Circa 1874 AD
The Sholes (QWERTY) Keyboard

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It is commonly believed that the original layout of keys on a typewriter was intended to slow the typist down, but this isn't strictly true. The main inventor of the first commercial typewriter, Christopher Latham Sholes, obviously wished to make their typewriters as fast as possible in order to convince people to use them.

However, one problem with the first machines was that the keys jammed when the operator typed at any real speed, so Sholes invented what was to become known as the Sholes keyboard.

The Sholes keyboard (circa 1874)The Sholes keyboard (circa 1874)

The term digraph refers to combinations of two letters that represent a single sound, such as "sh" in "ship," where these letters are frequently written or typed one after the other.

What Sholes attempted to do was to separate the letters of as many common digraphs as possible. But in addition to being a pain to use, the resulting layout also left something to be desired on the digraph front; for example, "ed", "er", "th", and "tr" all use keys that are close to each other. Unfortunately, even after the jamming problem was overcome by the use of springs, the monster was loose amongst us -- existing users didn't want to change and there was no turning back.
The original Sholes keyboard (which is known to us as the QWERTY keyboard, because of the ordering of the first six keys in the third row) is interesting for at least two other reasons: first, there was no key for the number '1', because the inventors decided that the users could get by with the letter 'I'; and second, there was no shift key, because the first typewriters could only type upper case letters. (Sholes also craftily ensured that the word "Typewriter" could be constructed using only the top row of letters. This was intended to aid salesmen when they were giving demonstrations.) (Nothing's simple in this world. For example, instead of the top row of characters saying QWERTY, keyboards in France and Germany spell out AZERTY and QWERTZU, respectively.)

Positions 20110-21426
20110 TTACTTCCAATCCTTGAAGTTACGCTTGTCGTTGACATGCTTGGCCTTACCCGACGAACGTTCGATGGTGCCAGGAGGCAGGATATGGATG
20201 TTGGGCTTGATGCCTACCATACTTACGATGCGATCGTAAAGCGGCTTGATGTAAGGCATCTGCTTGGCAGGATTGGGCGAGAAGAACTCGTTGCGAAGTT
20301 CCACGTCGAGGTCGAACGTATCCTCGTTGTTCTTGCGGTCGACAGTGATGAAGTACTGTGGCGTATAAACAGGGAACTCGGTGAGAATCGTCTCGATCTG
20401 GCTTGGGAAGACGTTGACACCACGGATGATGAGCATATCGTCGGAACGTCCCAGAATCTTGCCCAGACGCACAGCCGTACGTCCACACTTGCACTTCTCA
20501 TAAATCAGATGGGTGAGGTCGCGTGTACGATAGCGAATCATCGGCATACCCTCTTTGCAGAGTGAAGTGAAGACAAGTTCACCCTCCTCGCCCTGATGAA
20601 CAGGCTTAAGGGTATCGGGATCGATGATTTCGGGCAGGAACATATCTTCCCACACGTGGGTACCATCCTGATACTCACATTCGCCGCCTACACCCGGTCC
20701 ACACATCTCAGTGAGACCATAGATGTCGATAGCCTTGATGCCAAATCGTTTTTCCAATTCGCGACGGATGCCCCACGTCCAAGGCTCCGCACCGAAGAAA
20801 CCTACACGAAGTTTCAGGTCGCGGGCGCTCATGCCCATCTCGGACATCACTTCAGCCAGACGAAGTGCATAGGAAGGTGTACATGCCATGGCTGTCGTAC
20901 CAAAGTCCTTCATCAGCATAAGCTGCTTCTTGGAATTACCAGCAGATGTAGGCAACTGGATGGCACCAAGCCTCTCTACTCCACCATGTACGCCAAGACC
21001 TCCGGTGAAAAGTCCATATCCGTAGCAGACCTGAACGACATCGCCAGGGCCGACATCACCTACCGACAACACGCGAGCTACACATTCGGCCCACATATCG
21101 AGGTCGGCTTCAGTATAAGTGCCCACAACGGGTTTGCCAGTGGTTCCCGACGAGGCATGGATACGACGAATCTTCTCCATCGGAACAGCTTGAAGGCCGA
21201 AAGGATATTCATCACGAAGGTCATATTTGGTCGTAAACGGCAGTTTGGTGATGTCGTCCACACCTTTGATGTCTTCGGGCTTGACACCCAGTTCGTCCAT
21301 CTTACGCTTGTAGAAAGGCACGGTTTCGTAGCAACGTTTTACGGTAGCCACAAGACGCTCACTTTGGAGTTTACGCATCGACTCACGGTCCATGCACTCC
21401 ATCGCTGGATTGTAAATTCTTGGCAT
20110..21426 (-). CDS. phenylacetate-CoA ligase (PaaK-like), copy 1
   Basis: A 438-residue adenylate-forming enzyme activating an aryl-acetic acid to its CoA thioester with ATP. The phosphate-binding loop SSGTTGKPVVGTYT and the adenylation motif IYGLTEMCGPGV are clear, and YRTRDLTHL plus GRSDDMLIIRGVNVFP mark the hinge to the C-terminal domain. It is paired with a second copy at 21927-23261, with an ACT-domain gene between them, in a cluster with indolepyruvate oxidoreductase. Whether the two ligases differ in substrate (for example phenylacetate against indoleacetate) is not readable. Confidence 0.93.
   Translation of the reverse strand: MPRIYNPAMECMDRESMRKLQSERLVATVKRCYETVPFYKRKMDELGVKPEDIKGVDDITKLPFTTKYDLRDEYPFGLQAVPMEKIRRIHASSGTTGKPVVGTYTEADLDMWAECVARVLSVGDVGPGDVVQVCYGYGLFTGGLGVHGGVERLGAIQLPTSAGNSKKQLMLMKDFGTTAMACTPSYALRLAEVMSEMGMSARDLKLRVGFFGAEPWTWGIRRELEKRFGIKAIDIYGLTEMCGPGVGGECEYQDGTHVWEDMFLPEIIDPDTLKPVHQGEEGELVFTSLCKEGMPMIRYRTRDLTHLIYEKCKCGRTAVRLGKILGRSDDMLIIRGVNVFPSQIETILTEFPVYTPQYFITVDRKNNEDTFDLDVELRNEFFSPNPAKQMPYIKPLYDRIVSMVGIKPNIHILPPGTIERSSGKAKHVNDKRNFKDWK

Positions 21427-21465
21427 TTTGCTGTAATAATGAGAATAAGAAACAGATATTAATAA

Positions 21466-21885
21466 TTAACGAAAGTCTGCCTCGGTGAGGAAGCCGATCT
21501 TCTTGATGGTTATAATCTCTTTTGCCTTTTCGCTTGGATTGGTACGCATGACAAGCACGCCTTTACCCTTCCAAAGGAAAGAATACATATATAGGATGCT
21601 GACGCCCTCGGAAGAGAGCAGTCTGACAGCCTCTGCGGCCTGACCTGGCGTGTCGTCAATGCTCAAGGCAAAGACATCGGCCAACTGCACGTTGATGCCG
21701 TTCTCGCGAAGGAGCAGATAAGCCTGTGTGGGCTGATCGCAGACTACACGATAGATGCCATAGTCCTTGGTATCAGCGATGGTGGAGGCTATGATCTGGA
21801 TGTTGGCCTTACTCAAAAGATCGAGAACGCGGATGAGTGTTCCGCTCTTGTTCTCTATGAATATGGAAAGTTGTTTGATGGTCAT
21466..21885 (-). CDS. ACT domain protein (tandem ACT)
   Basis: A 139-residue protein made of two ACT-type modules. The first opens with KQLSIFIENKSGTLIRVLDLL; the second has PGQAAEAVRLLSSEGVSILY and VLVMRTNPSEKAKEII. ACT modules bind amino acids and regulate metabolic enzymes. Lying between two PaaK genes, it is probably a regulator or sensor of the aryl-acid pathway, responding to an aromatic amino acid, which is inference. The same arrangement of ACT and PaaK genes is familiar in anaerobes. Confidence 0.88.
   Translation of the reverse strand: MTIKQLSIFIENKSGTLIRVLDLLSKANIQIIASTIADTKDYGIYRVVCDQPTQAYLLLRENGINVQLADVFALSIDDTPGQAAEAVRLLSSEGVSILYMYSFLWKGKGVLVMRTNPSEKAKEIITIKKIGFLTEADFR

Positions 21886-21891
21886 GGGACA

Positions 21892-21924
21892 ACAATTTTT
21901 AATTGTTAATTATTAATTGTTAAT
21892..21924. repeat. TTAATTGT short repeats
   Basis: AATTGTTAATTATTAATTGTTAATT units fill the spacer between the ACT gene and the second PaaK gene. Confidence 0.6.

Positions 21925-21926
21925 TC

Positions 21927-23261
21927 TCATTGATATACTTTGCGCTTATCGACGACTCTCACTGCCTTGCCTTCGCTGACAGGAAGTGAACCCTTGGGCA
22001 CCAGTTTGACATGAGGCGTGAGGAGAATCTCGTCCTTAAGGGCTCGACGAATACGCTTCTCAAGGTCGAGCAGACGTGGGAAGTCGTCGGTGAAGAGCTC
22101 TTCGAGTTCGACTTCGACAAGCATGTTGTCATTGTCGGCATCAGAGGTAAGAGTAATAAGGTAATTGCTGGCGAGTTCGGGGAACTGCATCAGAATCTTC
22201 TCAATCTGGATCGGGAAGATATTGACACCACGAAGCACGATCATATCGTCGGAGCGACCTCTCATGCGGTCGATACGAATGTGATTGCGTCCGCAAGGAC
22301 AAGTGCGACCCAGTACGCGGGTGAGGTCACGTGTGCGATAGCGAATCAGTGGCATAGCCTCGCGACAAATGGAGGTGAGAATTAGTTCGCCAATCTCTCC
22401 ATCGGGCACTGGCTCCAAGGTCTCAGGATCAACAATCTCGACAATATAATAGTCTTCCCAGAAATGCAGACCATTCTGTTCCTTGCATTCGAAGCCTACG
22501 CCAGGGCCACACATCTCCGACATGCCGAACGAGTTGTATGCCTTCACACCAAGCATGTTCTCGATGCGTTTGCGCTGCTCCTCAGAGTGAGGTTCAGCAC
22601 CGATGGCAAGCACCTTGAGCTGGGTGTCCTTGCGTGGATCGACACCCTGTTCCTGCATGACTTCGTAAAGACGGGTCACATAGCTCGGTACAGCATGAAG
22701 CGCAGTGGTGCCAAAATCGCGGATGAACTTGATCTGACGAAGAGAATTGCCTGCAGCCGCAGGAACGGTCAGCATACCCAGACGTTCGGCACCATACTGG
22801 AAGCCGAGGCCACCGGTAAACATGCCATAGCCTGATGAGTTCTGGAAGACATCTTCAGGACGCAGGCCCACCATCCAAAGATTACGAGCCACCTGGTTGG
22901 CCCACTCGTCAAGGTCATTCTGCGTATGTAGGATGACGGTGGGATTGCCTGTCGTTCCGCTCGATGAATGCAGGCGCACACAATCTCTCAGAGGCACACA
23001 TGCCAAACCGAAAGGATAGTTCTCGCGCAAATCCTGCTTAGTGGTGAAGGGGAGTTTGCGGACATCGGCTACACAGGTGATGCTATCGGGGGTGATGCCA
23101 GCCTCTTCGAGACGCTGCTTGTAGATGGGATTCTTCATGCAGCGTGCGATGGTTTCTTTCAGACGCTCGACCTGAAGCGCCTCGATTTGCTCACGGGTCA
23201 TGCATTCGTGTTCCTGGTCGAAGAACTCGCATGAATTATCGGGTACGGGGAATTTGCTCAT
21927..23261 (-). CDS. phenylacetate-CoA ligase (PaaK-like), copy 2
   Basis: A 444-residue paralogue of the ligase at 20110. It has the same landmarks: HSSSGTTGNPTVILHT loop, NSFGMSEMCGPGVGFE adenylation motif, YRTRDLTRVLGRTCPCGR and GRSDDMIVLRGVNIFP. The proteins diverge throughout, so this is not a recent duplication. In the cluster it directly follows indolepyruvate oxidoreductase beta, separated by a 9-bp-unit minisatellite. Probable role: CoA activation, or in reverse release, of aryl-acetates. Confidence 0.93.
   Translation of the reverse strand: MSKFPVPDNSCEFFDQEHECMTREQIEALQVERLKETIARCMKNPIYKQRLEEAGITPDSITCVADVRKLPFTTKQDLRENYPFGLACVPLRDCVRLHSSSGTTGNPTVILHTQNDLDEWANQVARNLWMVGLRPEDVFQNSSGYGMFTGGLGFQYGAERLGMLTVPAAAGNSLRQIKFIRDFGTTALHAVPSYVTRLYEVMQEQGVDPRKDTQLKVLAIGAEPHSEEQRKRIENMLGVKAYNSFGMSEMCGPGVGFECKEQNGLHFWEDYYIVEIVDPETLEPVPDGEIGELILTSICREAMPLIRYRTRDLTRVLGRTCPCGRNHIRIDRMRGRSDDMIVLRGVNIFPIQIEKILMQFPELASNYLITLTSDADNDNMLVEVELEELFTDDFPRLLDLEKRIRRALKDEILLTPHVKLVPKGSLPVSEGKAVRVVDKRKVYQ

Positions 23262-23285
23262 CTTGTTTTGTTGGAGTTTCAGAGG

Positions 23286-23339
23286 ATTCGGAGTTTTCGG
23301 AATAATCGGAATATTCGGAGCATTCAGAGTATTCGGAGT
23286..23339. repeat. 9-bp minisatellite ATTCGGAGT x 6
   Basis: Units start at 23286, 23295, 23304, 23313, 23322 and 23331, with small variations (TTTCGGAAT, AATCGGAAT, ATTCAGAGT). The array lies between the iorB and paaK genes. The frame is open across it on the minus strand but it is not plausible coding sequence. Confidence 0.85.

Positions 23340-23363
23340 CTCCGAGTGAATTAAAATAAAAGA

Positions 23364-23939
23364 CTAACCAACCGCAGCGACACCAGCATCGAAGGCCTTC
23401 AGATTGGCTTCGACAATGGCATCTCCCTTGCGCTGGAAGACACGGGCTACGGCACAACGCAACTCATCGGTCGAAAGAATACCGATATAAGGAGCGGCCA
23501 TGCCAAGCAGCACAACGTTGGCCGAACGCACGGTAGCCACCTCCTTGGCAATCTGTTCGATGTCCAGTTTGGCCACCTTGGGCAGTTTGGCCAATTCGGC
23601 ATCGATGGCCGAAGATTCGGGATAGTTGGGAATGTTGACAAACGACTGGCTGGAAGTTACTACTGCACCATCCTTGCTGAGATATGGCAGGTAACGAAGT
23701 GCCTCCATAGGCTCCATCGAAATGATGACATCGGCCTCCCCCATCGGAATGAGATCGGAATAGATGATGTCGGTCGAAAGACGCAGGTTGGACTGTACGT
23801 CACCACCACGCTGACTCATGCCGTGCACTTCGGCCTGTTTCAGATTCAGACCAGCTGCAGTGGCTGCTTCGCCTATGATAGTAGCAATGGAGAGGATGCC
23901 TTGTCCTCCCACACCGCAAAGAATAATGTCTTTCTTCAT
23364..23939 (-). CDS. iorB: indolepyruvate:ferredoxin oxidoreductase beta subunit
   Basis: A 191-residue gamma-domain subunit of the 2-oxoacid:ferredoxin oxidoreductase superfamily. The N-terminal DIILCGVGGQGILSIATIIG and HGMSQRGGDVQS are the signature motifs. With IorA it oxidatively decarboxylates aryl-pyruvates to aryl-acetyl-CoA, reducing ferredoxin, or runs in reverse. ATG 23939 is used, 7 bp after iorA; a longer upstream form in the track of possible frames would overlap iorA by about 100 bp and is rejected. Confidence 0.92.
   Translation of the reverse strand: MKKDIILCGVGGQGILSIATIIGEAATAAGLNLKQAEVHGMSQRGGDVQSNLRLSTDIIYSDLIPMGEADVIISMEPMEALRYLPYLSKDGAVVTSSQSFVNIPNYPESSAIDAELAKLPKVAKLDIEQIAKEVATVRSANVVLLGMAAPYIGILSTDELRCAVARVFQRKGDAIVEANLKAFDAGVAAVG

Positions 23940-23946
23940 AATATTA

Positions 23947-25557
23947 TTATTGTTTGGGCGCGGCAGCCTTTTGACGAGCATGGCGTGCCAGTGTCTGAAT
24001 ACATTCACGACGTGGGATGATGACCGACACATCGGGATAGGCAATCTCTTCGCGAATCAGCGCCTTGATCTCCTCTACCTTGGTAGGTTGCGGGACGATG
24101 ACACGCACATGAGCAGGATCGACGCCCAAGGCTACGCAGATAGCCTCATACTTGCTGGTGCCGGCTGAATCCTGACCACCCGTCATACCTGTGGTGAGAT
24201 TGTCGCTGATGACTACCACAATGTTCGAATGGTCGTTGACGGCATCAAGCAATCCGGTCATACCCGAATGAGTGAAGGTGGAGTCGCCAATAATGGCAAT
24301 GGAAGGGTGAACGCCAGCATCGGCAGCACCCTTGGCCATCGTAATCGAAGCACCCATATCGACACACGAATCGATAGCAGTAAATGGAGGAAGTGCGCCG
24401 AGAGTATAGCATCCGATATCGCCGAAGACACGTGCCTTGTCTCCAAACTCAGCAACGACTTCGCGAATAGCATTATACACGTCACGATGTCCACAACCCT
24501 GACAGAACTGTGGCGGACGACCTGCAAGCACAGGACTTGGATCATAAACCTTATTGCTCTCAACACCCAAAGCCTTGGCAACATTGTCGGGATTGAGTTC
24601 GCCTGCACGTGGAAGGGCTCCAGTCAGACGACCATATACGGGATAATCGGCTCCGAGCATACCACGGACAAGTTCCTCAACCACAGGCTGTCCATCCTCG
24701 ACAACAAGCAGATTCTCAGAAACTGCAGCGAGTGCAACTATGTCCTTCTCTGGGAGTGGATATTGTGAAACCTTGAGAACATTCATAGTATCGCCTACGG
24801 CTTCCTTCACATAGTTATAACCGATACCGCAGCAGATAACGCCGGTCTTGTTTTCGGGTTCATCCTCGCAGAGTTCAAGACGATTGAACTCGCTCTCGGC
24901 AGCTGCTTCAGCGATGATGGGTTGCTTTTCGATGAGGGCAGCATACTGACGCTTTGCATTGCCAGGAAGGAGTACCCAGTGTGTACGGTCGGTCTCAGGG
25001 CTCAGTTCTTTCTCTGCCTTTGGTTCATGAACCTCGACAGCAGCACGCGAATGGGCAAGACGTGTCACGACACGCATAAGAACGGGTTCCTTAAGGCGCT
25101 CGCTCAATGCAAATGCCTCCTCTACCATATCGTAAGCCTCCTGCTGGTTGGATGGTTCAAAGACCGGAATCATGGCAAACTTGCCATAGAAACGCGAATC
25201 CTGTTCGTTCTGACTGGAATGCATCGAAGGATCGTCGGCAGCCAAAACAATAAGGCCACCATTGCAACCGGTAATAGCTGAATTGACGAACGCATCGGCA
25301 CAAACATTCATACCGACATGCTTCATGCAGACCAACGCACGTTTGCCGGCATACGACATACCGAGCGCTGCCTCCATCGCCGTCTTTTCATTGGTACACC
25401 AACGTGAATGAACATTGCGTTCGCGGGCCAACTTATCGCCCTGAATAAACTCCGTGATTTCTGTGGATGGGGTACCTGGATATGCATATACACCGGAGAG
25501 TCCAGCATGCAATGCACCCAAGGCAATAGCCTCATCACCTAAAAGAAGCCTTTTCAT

The first shift-key typewriter
(in which uppercase and lowercase letters are made available on the same key) didn't appear on the market until 1878, and it was quickly challenged by another flavor which contained twice the number of keys, one for every uppercase and lowercase character.

For quite some time these two alternatives vied for the hearts and minds of the typing fraternity, but the advent of a technique known as touch-typing favored the shift-key solution, which thereafter reigned supreme.

Speaking of which, the figure above shows the 'A', 'S', 'D', and 'F' keys in white to indicate that these are the home keys for the left hand. Similarly, the other four keys shown in white are the home keys for the right hand. The terms home keys and home row refer to the base position for your fingers (excluding thumbs, which are used to hit the space bar) when you're practicing touch typing, which means that you type by touch without looking at the keyboard.
However, Sholes didn't invent these terms, because he actually gave very little thought to the way in which people would use his invention. The end result was that everyone was left to their own devices, effectively meaning that two-fingered typists using the "hunt-and-peck" method ruled the world. It was not until 1888 that a law clerk named Frank E. McGurrin won a highly publicized typing contest with his self-taught touch-typing technique, and a new era was born.

Finally, lest you still feel that the QWERTY keyboard is an unduly harsh punishment that's been sent to try us, it's worth remembering that the early users had a much harder time than we do, not the least that they couldn't even see what they were typing! The first typewriters struck the paper from the underside, which obliged their operators to raise the carriage whenever they wished to see what had just been typed, and so-called "visible-writing" machines didn't become available until 1883 (see also The Dvorak keyboard).


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These notes are abstracted from the book Bebop BYTES Back
(An Unconventional Guide to Computers)
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